The blurb at the back of the book completely belies what lies inside 215 pages novel. I was taken unaware when I finished the book, waiting to let it all sink in. the blurb reads:
” When a girl child is born into the zamindar family of a village called Veerganj, she brings no cheer to anyone around. She is only just accepted by her family. But little Gayatri has set her rules early: she is not content with mere acceptance . She has taken after her father and demands attention,which she manages to get, and in ample measure. But when the same attention is denied to her as a woman- as a beautiful woman-what does she do? Just about anything. It’s her life after all.”
My first reaction was that it’s a book that must speak of woman’s liberation or a girl’s fight for self. But I was not prepared for what I read between the pages.
No matter how much we try and ignore or try to push it behind curtains or under the carpet, the truth is that the obsolete customs of caste biases, untouchability and the want for male child is very much in existence. It did not quite come to an end, it’s best to say it has been marginalized and forced to retreat from the face of urban India. But they can still be found in remote, far-off villages that are rigid and unbending in religious and social traditions. The Britishers may have left our land centuries ago, but we as a society are yet to fully wake up. In these remote interior villages there are millions of peoples labelled outcastes or untouchables, the lesser human beings. They are subjected to every conceivable form of discrimination. The high castes grade cows and snakes higher than their own fellow beings.
In urban areas it happens under cover of money. The higher castes who would never dream of touching them, are willing to work with them and under them, given the prospect of earning profit, read money. Though abolished by the constitution and the practice punishable by law, it still continues to play havoc with innocent lives.
These people suffered long and are still suffering. They did not raise their voice for the fear of retribution. Their counterparts in cities have survived and some of them are thriving as well. But those in the village never raised their eyes to look up, being employed as labour and menial hands, they feared loss of job and means of sustenance.
The government has set up panchayats for them where they can go for help and address their problems. But little did they know that the same enforcement agencies which should deliver justice have been bought and pockets warmed with money. These agencies cater to the interest of the high castes and are also manned by them. The Utopian dream did not deliver on ground. Poverty, illiteracy, caste system, political interference, factionalism, money and muscle power all grazed the dream flat.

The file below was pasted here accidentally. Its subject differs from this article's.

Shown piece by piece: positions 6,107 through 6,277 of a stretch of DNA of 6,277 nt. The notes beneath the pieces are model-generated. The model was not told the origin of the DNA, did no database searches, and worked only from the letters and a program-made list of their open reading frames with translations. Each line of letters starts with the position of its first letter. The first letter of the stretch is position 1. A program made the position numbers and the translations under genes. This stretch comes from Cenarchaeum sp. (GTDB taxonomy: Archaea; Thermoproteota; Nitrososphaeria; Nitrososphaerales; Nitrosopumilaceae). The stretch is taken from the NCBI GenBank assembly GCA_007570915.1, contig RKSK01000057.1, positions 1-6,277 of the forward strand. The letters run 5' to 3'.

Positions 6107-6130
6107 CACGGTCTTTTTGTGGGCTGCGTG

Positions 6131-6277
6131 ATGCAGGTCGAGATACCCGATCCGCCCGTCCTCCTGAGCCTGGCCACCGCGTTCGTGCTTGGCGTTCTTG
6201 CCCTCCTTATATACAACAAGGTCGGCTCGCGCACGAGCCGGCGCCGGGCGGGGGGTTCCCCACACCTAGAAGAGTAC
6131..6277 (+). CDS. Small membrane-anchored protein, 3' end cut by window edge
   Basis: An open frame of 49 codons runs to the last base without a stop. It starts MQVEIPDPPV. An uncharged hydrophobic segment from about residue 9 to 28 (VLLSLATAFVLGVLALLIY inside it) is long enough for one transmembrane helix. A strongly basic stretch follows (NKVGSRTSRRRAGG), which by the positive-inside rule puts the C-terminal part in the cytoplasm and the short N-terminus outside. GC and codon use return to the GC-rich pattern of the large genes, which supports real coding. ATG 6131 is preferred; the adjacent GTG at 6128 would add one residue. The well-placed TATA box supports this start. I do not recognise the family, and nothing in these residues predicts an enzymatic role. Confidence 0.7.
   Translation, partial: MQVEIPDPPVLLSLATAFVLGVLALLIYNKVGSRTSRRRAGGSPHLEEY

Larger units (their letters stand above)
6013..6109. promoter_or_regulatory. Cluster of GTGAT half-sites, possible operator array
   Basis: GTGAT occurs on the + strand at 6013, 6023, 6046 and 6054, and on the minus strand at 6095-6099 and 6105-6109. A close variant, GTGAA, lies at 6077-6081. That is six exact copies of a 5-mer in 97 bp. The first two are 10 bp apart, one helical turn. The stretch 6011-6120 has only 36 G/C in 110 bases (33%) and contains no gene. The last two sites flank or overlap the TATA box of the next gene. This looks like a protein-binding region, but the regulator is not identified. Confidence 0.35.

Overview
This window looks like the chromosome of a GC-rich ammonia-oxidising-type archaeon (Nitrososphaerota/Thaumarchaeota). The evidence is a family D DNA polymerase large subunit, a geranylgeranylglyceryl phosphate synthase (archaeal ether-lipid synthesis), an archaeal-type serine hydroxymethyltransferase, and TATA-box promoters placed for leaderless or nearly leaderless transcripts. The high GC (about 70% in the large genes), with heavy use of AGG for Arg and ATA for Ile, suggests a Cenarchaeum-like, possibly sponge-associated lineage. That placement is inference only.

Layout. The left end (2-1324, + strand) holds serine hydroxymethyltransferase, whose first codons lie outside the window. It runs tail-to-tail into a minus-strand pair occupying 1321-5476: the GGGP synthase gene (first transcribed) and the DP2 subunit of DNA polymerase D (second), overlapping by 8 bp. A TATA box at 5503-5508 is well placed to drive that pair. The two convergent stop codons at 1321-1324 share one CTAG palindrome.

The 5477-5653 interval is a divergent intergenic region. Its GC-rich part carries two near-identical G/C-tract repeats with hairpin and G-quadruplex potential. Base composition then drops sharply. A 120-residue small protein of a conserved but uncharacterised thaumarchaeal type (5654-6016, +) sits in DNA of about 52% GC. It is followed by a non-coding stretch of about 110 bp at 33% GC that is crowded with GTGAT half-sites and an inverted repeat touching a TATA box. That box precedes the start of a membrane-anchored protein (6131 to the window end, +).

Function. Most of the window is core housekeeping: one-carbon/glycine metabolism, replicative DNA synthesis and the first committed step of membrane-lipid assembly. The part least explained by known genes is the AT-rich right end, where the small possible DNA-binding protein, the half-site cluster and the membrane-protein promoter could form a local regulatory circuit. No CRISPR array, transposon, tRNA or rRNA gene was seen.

It is under this premise that Gayatri’s story unfolds. She is born into a zamindar family. As a girl child she is unwanted and only just accepted. But she soon wraps herself around her father’s heart displaying the very same traits as her father. She is bold, fierce, independent and assertive. As a child her whims and fancies are brushed aside. Reality of dawns upon her when she grows up into a beautiful woman. Her movements are restricted and it slowly sinks into her what caste biases are. As a girl she has no say in how her life unfolds. Her father is a well known face in the village of Veerganj. To raise his position a bar higher in the society he decided to get Gayatri married to the son of a famous politician with a hold in state capital. The father completely disregards his daughter choice in the matter. Even when Gayatri hurts herself, she is asked to maintain composure and see that she will financially well settled. It did not matter if she like the boy or not. Matters escalate and go out of hand when she seeks help from Ghanshyam, an untouchable. She lets loose a can of worms and opens up Pandora’s box of troubles. Her father’s fury meets no match in deciding her future. Things turn ugly leaving the family disoriented and fractured.
The characters are well rounded and life like. There are no caricatures, rather genuine creation. All the characters have a progression as the book climaxes, no one character remains stolid.
The book is absolutely transparent with respect to how society functions in the villages. The untouchables are cornered towards the borders of the villages. The dark side of the Indian villages is exposed and so is the farce in the name of legislation and justice, namely Panchayats. There is no savior for these people and they are trampled by those with money and power. Shekhar Mehra has given a scathing account of how these people suffer, the tortures, the punishment and the suffering. The author has been true to the village life in depicting the crude pleasure the muscle power enjoyed while exercising their strength on womenfolk. Stripping the of their dignity, leaving them stark naked to all eyes, one can easily feel the humiliation and dejection of the people. The simplicity and candour with which Shekahr has written the novel, one would feel as if it’s recounting of a real incident.
If you have faint heart and gory scenes of violence and bloodshed make you queasy then do not pick this book. There are many scenes which recount extreme violence, savagery, brutishness and sadism.